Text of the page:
August 26, 2022
One of the most common questions we are asked about FHA mortgages involves state community property laws, non-borrowing spouses, and their credit issues. Does an FHA loan applicant have to include a non-borrowing spouse’s financial data when applying for an FHA mortgage?
It all depends on whether the state the borrower is living in has community property laws or not. In cases where such laws are present, the transaction may be affected. FHA loan rules on this topic are addressed in HUD 4000.1, starting on page 180. It begins with a definition:
“Non-Borrowing Spouse Debt refers to debts owed by a spouse that are not owed by, or in the name of the Borrower.”
In cases where a borrower lives in a community property state, where state law has a say in who is financially responsible for the debts of a legally married couple, the following applies:
“If the Borrower resides in a community property state or the Property being insured is located in a community property state, debts of the non-borrowing spouse must be included in the Borrowers qualifying ratios, except for obligations specifically excluded by state law.”
This section adds that the non-borrowing spouse’s credit history is not “considered a reason to deny a mortgage application” according to FHA loan rules. State law and lender standards may also factor into these circumstances, but in general, the FHA loan requirement includes the following:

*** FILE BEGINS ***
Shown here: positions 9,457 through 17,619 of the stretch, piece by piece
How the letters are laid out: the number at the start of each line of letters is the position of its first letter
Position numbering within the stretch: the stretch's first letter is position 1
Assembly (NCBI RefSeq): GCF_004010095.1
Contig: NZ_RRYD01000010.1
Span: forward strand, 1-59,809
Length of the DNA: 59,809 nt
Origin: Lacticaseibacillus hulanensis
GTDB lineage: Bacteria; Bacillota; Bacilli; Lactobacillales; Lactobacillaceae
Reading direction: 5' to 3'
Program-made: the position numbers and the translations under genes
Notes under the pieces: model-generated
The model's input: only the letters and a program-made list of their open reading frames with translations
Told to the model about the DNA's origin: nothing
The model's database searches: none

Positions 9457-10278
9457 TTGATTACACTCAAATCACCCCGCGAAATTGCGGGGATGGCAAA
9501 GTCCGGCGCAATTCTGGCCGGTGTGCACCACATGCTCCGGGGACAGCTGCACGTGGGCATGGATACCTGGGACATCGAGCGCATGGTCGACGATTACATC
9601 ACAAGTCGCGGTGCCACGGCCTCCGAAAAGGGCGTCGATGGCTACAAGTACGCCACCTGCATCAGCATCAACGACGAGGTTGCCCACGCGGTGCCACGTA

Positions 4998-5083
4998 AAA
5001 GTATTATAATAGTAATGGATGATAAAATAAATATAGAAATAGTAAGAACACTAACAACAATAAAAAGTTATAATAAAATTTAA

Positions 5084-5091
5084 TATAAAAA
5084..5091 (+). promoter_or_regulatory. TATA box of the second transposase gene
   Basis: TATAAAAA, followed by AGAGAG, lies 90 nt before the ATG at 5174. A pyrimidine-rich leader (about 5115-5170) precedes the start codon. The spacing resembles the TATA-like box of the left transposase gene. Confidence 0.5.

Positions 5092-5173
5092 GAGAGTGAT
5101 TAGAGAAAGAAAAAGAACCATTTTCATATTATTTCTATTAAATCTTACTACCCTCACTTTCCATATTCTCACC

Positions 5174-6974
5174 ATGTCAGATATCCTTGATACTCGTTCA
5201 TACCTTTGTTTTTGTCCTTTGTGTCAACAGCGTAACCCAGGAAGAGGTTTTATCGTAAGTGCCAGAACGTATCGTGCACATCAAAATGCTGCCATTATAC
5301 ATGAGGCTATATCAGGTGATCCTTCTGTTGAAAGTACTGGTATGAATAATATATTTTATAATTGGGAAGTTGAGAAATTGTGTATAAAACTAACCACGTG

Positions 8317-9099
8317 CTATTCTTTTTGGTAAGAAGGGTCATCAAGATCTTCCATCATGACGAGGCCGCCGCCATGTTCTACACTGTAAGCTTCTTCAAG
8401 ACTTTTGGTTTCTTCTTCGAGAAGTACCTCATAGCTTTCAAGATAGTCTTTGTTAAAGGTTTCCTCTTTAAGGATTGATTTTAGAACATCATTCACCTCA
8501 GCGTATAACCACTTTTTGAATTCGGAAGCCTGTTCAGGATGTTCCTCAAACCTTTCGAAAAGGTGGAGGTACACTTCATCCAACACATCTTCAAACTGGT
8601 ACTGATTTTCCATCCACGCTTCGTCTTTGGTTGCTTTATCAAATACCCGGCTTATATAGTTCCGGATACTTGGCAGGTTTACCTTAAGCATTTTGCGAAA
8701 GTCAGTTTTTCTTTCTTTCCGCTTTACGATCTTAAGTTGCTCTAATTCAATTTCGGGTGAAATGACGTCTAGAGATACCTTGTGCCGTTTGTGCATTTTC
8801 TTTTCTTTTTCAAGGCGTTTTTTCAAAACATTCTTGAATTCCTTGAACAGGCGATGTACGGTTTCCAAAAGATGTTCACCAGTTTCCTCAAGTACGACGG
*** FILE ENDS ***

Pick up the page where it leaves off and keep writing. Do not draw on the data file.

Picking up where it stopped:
“The Mortgagee must verify and document the debt of the non-borrowing spouse. The Mortgagee must make a note in the file referencing the specific state law that justifies the exclusion of any debt from consideration.”
The above means that your lender will be required to get a credit report for the non-borrowing spouse, “in order to determine the debts that must be included in the liabilities.”
The credit report for the non-borrowing spouse is for the purpose of establishing debt only and is not submitted to the TOTAL Mortgage Scorecard for the purpose of credit evaluation. “The credit report for the non-borrowing spouse may be traditional or non-traditional.”
Speak to a participating lender to see what may be required at that financial institution above and beyond what’s mentioned here.